LIKE A CHRYSALIS EMERGING from its cocoon, a new economics is emerging from the dysfunctional body of the old. This new, humane economics got a hearing at the Transition Bondi seminar on 15 June this year.
Transition Bondi, operating around Bondi Beach in Sydney’s Eastern Suburbs, has been running its community education program for some years now and continues its tradition of providing a meal of mainly local, organic food at its events. Convivially prepared by a team of volunteers, the food is sourced from the Sydney-region vege-box service (a hybrid community supported agriculture scheme), Ooooby.
The event attracted a full house and, after an introduction by Transition Bondi’s Lance Lieber, a bowl of mushroom soup and the main course, the evening started with the film, A New Economy.
For anyone unaware of the alternative strand of economics coalescing around them, the film was an eye-opener. It focuses on the new economics developing in Canada, yet it is a new economics and an old, reformatted economics at the same time. That is, is takes established economic structures like co-operatives and social enterprise and reinvents them for contemporary times, adding digital platforms. A commercial urban farm, a microbrewery, a collaborative electronics working place, a hotel converted into a co-operative accommodation enterprise and Loomio — a decision-making platform resembling the sociocracy process of effective decision-making — were featured. Loomio was developed by a New Zealand co-op based in Wellington and has now been adopted by a diverse range of organisations worldwide.
Annette Loudon — the digital maven who has worked on the software enabling trading through Local Exchange and Trading Systems (LETS), the community-based, cashless, mutual credit systems that are part of the new economy and that have been operating in Australia and elsewhere since the late-1980s (LETS featured in permaculture design courses; permaculture did much to promote LETS) — introduced the speakers following the video.
The first was Michael Zagordis, manager of Pocket City Farms in Camperdown in inner Sydney. A small, commercial market garden supplying local people and restaurants with fresh, organically-grown produce, the farm has garnered considerable community support. Operating as a social enterprise, the farm is branching into associated, revenue-raising activity such as yoga and community education and is interested in setting up associated farmlets elsewhere in Sydney.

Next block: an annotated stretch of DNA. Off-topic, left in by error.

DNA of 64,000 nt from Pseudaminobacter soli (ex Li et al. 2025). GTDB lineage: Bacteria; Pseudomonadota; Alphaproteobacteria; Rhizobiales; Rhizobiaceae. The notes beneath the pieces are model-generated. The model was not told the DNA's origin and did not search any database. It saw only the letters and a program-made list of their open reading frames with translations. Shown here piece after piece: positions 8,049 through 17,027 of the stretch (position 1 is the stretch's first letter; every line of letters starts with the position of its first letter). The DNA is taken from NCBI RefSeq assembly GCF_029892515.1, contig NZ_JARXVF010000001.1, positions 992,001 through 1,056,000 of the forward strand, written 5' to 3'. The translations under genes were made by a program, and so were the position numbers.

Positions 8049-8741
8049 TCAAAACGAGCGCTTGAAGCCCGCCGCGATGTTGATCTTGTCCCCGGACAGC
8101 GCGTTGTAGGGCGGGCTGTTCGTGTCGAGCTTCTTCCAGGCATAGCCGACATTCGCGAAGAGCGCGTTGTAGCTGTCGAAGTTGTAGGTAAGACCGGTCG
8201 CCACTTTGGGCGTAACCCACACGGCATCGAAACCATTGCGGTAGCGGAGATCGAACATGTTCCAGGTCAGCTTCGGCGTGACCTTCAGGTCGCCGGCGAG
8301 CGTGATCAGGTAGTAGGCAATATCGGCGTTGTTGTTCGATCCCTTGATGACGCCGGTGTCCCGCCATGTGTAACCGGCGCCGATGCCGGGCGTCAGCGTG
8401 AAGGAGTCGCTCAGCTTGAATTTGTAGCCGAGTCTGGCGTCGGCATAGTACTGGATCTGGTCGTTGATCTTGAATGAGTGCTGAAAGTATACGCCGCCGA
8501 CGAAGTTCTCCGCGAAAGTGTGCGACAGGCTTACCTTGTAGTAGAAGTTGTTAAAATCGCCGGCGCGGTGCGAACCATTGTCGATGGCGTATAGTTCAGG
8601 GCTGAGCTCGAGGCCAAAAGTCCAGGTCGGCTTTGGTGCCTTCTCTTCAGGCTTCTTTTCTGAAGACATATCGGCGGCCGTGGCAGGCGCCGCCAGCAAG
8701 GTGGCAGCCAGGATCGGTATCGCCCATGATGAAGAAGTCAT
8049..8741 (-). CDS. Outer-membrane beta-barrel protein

The second speaker was Robert Rosen. Robert was one of the people who set up the permaculture Earthbank initiative in the early 1980s to promote the then-emerging social (aka ‘ethical’) investment industry (and here) and to develop community economic systems. A businessman, entrepreneur and economic adviser with a focus on socially-beneficial enterprises, Robert works with community-based renewable energy investment schemes such as Pingala solar energy co-operative in Sydney (and here and here.
The new economics
As a commentator said in the video, the new economics goes beyond Twentieth Century capitalism and socialism. It forms a major element in something new that is emerging — the co-operative commonwealth.
The co-operative commonwealth is a concept incorporating a host of ideas and initiatives that are appearing as a response to the shaky and often-destructive neoliberal economics that besets the modern world. It incorporates a range of initiatives:
- social enterprise working in a diversity of areas
- co-operatives of many types — worker, housing, consumer, food, platform co-operatives of worker/member/participant owners brought together around online platforms that facilitate their work or other activity
- businesses that distribute some of their income to socially-useful purposes (such as adventure equipment company, Patagonia and make use of new technologies such as additive printing (3D printing) and associated tools to produce products of social value
- moves to reclaim the public commons like public open space, public services, the internet, the atmosphere, water, the seas, land
- community organising such as done through permaculture, environmental and social advocacies
- the open-source movement
- peer-to-peer collaboration, co-operation and sharing
- and a lot more too.
The new economics in Australia
The first iteration of a new economics organisation in Australia was set up by then-architect, Michael Burnley and others in the 1990s and was based on the New Economics Foundation in the UK (the author was a member an edited their quarterly journal). Now, the New Economics Network Australia (NENA) is leading development. Standing room only at NENA’s two-day conference in Sydney last year attested to the growth of the movement. That is likely to be repeated at this September’s conference in Brisbane.
Attendees at Transition Bondi’s new economy event were a mixed lot, a range of ages and a range of backgrounds.
The organisation’s monthly talks and videos range widely across the socio-environmental-economic landscape to bring us not only the opportunity to network and to hear and meet people doing worthwhile things, but to bring us opportunities where we might find our own niches to take action towards a better society and way of life.